Vulcanized Rubber Information

Vulcanization is an irreversible biochemical process by which natural rubber (chemically named as ‘polyisoprene’) from the latex (a white milky liquid extracted from the rubber trees) is made more tough and durable by synthetically adding sulphur or similar kinds of curatives (chemicals which act as remedial agents increasing the lasting time of the substrate on which it is applied). The product so formed after vulcanization is commercially known as ‘cured rubber’ or more specifically vulcanized rubber. It is actually named after the Roman God of the smiths called ‘Vulcan’.

The first vulcanized rubber was produced in the nineteenth century which was the successful invention of Charles Goodyear and Thomas Hancock. Later with the break through discovery of more efficient curators by George Oenslager in the year of 1905, better quality of vulcanized rubber captured the global market just within a few years. Most of the rubber trees are found in Malaysia and a few other nations in the eastern part of Asia. Very few rubber productions come from the rest of the world.

The basic process of vulcanizing natural rubber can be well explained in simple words. At very high temperature and pressure, the polymers (long chains of molecules) of liquid natural rubber are modified into long chains of polymers. This is done using the sulphur additives which form cross linkages (macro molecular bridges) with the natural polymers of rubber. Each cross link consists of eight sulphur atoms between two long polymeric chains (isoprene branches). This decreases the sticky nature of the natural rubber and hence enhances the mechanical strength and durability of it. The sulphur cross links prevent the rubber polymers to slide on top of the others. This eventually increases the elasticity to a high degree. Thus called vulcanized rubber (or cured rubber). Controlled cross linking creates better quality rubber. The density and amount of the curing agents depend on the substrate and the final product application. The most common vulcanizing agent is sulphur. Vulcanized rubber can also be produced by using other additives like peroxides, urethane cross linkers, metallic oxides etc.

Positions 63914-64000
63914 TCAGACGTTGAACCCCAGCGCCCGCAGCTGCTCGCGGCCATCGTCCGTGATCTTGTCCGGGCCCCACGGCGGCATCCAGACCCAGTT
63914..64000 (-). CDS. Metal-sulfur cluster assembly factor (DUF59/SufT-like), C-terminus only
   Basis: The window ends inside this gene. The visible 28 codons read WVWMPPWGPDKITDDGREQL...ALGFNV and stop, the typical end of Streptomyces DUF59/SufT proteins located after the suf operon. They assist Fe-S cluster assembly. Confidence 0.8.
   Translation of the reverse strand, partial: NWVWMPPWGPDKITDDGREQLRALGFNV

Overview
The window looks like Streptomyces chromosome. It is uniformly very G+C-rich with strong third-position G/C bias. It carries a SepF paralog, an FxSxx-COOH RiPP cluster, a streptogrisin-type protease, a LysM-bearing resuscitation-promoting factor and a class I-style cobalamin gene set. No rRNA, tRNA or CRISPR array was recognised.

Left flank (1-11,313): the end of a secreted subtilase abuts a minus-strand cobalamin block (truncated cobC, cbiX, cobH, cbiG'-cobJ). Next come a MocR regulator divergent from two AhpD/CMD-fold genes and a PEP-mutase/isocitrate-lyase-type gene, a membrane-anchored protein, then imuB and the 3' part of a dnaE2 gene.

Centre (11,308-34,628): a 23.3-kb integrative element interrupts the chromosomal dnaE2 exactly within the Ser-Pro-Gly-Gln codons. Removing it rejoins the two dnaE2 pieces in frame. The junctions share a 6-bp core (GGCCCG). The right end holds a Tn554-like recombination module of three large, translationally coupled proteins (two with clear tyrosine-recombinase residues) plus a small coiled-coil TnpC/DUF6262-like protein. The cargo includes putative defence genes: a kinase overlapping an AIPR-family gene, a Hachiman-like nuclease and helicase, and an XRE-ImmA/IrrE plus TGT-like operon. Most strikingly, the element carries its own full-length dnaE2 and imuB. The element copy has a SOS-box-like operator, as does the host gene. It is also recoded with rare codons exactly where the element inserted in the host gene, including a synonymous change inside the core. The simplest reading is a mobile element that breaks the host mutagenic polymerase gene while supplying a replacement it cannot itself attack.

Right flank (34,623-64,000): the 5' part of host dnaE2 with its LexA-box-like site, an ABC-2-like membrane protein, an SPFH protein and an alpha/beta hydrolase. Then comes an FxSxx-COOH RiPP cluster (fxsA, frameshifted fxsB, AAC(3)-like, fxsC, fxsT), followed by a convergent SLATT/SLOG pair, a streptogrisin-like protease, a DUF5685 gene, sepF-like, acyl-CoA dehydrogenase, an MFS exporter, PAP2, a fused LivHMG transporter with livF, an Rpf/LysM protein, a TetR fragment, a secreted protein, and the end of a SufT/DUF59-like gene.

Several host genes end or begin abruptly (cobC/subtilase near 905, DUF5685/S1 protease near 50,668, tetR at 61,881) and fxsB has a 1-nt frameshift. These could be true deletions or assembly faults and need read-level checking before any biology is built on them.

It is the vulcanized rubber which finds vibrant uses in the modern industrial world. Some of the irreplaceable uses of this rubber include vehicle tires, shoe soles, hoses of pipes, erasers, hockey pucks, door stoppers, chair scratch guards, rubber washers, balls, pads etc. Very hard vulcanized rubber is termed as ebonite or vulcanite. Long ebonite rods find vast array of uses in clarinet mouth pieces, bowling balls, static electricity determinations etc.

There are a number of advantages of vulcanized rubber over the natural one. Prominently, it is highly elastic, stronger (as already mentioned), does not deform easily when warmed, less sticky, less brittle under cold temperatures and more rigid than natural rubber. These are only to name a few of the bright sides of vulcanized rubber. Like all other things in spite of a number of promising advantages, it too suffers from a hell lot of shortcomings. Though to some extents the deformation is resisted in vulcanized rubbers at higher temperatures, yet it cannot be heated to remain stable beyond a limit. This puts a bar on its uses and hence limits the industry application areas of vulcanized rubber.

So in a nutshell, vulcanized rubber is a better durable and more rigid form of natural rubber which is formed by a chemical process in presence of additive agents, the most popular being sulphur. The invention of vulcanization of rubber finds a debatable position in the history of world’s scientific innovations. So, the credit of discovery is jointly paid to both the inventors for their independent efforts. Rubber in the vulcanized form is more acceptable industrially, than the natural rubber. With the many uses of it, there are a few limitations as well. The process of producing higher quality of the product is continually under progression.